Saladin, David Nicolle

Saladin, David Nicolle

An Osprey leadership book looking at the famous but little understood 12th century Islamic leader Al-Malik al-Nasir Yusuf  Ibn Najim al-Din Ayyub Ibn Shahdi Abu’L-Muzaffar Salah A-Din  thankfully normally shortened to Saladin.

Often stereotypically portrayed as the noble foe of Richard the Lion Heart, more recently portrayed as a ruthless politician and rather average military commander this book takes a more middle of the road view, building a picture of a complex political and military leader who faced much more difficulty from domestic political and military threats than he did from Christian crusaders.

The book is short like most Ospreys but is well supported by other books by the same publisher and does a good job of delivering a brief overview of Saladin’s life, campaigns and achievements.  The events can be hard to follow at times as the political situation was complex and very fluid this can mean that the reader is left wondering at times who exactly Saladin is fighting for and against. 

Despite this the book is well written and well illustrated, making a lively and interesting read, the structure is clear  including a fascinating chapter examining what motivated Saladin and the relationship between his faith and his policy although I wonder how accurate this can be given the evidence and tendency to look at Islam through a modern western perspective.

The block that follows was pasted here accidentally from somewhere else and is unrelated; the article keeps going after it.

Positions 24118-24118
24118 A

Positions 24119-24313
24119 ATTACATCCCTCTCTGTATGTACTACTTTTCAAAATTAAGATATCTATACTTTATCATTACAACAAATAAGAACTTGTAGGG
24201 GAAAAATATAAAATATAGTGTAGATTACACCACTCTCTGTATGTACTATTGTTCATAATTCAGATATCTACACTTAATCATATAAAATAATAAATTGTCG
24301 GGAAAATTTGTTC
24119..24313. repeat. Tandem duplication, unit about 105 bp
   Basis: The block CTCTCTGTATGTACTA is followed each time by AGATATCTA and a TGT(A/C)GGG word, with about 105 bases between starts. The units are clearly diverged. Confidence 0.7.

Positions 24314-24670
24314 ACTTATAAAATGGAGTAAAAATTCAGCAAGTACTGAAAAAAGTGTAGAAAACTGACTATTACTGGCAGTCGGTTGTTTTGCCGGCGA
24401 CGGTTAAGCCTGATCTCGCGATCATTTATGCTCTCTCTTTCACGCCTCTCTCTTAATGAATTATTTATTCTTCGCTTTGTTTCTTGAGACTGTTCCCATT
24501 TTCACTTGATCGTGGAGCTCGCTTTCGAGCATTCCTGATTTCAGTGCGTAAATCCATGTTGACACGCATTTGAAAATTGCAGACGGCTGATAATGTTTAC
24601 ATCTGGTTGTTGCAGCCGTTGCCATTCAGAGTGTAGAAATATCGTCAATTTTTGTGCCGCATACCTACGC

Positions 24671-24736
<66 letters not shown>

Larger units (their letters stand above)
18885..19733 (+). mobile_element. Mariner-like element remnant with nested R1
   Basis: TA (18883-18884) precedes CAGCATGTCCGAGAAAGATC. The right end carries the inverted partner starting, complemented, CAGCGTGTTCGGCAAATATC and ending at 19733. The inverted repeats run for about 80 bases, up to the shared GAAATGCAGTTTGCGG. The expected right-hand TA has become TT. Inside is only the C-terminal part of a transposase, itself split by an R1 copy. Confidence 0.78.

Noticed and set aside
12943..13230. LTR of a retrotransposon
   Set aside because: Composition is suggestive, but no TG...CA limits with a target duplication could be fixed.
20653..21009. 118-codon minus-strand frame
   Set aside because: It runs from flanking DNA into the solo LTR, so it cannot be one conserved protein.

The chapter ‘A life in words’ looks at Saladin through the differing perspectives of the Western and Islamic worlds at the time, giving a nice balance to the book. Generally the book is refreshingly balanced in its approach and certainly wets the appetite for more learning about this period.

The Early Years
The Military Life
The Hour of Destiny
Opposing Commanders
Inside the Mind
When War is Done
A Life in Words
Further Reading

Author: David Nicolle
Edition: Paperback
Pages: 64
Publisher: Osprey
Year: 2011

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